• Kite- When a ranged Champion is walking backwards and attacking melee Champions it is called Kiting.
  • Recalling/Backing- Pertains to the ability that every Champion has to fast travel back to the nexus, used to escape situations or go back to buy.
  • Reverse Sweep- This is a more common saying across all sports that have Best of Series games, when one team doesn’t win a game until Match point, then continues to win out the next couple of games until they win the whole series, it is called a reverse sweep.

It isn’t super important to memorize all of these quips. They are just frequently said and for the most part refer to things that would be unfamiliar to you. Don’t let these words overwhelm you when you first start to watch, with time, just like everything else, they will become second nature and just another part of the great game you’re watching.

There are some catch phrases to look out for as well that really help with identifying casters’ hype around something. They aren’t the most amazing things but you will hear them multiple times in a day and can use them as references to what casters think was good or bad about something.

Too little too late is one of the most common, I feel as though I hear it a lot in every Esport I watch but for whatever reason it gets said in every english cast to end the game.

While it is not part of the game per se, an easy way to learn more about the game is to watch and/or listen to the pregame show and the LCS Cooldown at the end of the weekend for NA, the LEC also has their version of both and they all offer a little more insight to the inner workings of the game. After every game there is an analytical discussion that also helps teach everyone more about why the game went the way it did.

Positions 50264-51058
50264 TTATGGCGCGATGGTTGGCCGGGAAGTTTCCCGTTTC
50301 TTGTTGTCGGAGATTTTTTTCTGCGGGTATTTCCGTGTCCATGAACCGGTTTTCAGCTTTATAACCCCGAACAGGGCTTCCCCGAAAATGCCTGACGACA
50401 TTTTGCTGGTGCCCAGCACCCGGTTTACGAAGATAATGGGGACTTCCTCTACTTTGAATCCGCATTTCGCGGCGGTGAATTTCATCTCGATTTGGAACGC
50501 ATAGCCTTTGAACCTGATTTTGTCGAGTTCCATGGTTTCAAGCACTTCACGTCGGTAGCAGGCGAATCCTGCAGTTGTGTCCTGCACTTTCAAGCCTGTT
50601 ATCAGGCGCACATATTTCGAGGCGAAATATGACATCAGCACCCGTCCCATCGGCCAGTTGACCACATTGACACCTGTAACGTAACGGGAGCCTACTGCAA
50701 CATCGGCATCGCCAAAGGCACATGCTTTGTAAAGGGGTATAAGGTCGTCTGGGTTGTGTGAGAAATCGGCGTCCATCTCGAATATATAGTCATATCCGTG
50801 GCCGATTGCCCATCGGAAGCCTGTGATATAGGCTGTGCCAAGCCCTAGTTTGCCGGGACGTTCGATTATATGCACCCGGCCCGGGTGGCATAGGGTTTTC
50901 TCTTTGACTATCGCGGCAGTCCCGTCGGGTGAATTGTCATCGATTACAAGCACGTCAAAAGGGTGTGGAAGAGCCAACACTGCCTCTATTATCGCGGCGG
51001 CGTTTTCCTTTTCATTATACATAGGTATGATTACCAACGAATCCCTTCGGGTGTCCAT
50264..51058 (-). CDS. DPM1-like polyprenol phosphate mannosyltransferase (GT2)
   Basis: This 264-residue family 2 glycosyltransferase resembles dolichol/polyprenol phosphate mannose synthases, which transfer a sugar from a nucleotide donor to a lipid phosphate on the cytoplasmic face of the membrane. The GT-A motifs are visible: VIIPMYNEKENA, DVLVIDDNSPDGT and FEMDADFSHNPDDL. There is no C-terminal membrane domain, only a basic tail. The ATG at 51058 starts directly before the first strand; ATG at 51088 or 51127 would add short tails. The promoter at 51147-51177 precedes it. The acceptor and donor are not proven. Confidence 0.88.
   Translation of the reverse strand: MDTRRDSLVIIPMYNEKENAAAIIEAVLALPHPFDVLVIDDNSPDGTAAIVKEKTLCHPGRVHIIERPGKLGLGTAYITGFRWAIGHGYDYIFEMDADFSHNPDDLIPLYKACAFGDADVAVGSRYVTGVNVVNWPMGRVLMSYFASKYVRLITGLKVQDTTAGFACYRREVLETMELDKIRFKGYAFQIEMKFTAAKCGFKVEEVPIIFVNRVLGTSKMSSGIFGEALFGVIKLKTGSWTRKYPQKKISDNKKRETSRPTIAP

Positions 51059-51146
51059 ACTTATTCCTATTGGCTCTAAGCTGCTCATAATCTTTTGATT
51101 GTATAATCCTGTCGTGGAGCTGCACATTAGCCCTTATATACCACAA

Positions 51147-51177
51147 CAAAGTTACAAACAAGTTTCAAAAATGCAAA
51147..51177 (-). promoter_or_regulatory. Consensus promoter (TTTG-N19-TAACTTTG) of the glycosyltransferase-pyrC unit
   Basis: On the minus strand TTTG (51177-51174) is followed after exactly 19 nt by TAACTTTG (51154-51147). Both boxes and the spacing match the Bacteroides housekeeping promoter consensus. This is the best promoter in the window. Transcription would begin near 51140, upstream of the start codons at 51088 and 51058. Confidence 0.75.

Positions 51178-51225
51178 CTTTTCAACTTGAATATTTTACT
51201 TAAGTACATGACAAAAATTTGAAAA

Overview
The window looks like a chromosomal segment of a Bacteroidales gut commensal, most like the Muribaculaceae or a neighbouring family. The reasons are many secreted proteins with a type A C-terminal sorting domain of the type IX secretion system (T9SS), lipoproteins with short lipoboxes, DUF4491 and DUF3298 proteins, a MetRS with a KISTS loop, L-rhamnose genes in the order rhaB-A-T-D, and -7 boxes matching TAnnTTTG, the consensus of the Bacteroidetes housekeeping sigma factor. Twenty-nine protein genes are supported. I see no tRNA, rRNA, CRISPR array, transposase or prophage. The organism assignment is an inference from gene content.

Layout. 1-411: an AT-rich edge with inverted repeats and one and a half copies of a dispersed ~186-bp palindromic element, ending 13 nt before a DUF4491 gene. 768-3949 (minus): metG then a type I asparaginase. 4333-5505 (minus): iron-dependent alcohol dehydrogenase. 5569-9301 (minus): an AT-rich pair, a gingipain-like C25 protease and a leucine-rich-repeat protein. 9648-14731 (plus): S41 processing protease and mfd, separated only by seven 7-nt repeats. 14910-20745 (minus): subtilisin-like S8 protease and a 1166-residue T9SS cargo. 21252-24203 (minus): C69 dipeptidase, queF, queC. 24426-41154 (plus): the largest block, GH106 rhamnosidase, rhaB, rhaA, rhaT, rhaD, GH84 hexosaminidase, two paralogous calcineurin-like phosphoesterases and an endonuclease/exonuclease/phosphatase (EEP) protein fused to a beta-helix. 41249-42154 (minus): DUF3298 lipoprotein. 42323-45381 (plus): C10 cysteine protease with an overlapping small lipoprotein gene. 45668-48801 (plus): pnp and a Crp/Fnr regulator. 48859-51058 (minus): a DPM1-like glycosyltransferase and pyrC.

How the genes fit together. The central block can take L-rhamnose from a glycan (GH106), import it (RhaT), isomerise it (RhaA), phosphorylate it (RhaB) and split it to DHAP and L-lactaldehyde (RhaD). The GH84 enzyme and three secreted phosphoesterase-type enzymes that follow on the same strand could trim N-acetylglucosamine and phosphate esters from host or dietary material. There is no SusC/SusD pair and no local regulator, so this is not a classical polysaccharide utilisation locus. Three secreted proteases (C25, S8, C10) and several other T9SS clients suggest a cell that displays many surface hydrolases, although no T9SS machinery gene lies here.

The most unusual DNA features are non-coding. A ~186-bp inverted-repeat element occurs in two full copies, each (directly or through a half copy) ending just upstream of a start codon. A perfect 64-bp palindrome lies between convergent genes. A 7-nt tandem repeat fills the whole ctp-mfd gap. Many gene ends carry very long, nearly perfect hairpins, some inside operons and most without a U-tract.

As brought to our attention by Weldon and some other big names in the scene, these only offer an outside looking in opinion, but a lot of what they say is based off of good ideas and can be trusted until told otherwise. Because even if the means isn’t true, the end is and can be a potential reason either way.

The analyst desk also offers storylines that can help keep people interested, things like the TSM and TL trophy cases, when a player leaves their old team and then meets them in the Finals with their new team.

Who should I cheer for?

Every game a fan watches is ten times more fun when their favorite team is playing. If you’ve never watched before it’s important to note that even a team with a losing record can have more fans than the one winning the split. There are a few bandwagons but there is a lot less bandwagon shaming in Esports. For North American teams the ones with the most amount of fans would be Team SoloMid, Team Liquid, 100 thieves and Cloud 9.  Over in the LEC, G2, Fnatic, Vitality and Origen boast a great number of fans. 

There are a lot of underdogs in each league as over the past few years the same three or four teams repeat their appearances in playoffs as well as the World Championships. When picking a team to follow you can do it based off of anything, which players you like, what logo you like, the fan chants for their team, etc. When Worlds comes around however, those predispositions go out the window and we are all cheering for any of our regions representatives. 

Don’t be afraid to cheer for multiple teams, sometimes it's hard to see some teams consistently lose out, and we really want to see certain players succeed where they haven't been able to.